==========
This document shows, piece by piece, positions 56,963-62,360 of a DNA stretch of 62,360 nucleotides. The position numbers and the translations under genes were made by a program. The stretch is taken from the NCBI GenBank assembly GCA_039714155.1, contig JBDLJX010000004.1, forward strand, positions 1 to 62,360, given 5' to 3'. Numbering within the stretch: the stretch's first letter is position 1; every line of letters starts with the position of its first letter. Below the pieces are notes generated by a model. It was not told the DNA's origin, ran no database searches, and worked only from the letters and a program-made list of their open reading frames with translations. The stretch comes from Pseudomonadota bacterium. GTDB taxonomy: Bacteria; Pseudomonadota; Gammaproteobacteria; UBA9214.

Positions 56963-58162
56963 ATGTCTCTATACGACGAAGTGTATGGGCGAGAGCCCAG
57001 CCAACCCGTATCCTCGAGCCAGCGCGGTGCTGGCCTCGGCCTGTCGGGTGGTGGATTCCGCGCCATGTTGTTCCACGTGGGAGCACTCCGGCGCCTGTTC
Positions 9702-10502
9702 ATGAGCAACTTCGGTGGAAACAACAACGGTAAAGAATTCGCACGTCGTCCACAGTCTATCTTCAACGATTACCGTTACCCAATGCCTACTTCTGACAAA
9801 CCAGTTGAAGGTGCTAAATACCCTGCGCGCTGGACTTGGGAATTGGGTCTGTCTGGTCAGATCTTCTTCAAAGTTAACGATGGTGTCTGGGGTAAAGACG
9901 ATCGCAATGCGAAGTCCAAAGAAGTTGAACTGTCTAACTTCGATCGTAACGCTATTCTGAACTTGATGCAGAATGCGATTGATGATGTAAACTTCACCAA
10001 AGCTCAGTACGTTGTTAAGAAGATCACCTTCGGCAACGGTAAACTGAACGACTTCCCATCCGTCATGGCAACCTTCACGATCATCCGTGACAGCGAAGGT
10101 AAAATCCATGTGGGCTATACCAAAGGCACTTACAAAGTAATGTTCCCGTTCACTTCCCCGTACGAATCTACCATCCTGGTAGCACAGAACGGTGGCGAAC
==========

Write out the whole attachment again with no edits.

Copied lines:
This document shows, piece by piece, positions 56,963-62,360 of a DNA stretch of 62,360 nucleotides. The position numbers and the translations under genes were made by a program. The stretch is taken from the NCBI GenBank assembly GCA_039714155.1, contig JBDLJX010000004.1, forward strand, positions 1 to 62,360, given 5' to 3'. Numbering within the stretch: the stretch's first letter is position 1; every line of letters starts with the position of its first letter. Below the pieces are notes generated by a model. It was not told the DNA's origin, ran no database searches, and worked only from the letters and a program-made list of their open reading frames with translations. The stretch comes from Pseudomonadota bacterium. GTDB taxonomy: Bacteria; Pseudomonadota; Gammaproteobacteria; UBA9214.

Positions 56963-58162
56963 ATGTCTCTATACGACGAAGTGTATGGGCGAGAGCCCAG
57001 CCAACCCGTATCCTCGAGCCAGCGCGGTGCTGGCCTCGGCCTGTCGGGTGGTGGATTCCGCGCCATGTTGTTCCACGTGGGAGCACTCCGGCGCCTGTTC
Positions 9702-10502
9702 ATGAGCAACTTCGGTGGAAACAACAACGGTAAAGAATTCGCACGTCGTCCACAGTCTATCTTCAACGATTACCGTTACCCAATGCCTACTTCTGACAAA
9801 CCAGTTGAAGGTGCTAAATACCCTGCGCGCTGGACTTGGGAATTGGGTCTGTCTGGTCAGATCTTCTTCAAAGTTAACGATGGTGTCTGGGGTAAAGACG
9901 ATCGCAATGCGAAGTCCAAAGAAGTTGAACTGTCTAACTTCGATCGTAACGCTATTCTGAACTTGATGCAGAATGCGATTGATGATGTAAACTTCACCAA
10001 AGCTCAGTACGTTGTTAAGAAGATCACCTTCGGCAACGGTAAACTGAACGACTTCCCATCCGTCATGGCAACCTTCACGATCATCCGTGACAGCGAAGGT
10101 AAAATCCATGTGGGCTATACCAAAGGCACTTACAAAGTAATGTTCCCGTTCACTTCCCCGTACGAATCTACCATCCTGGTAGCACAGAACGGTGGCGAAC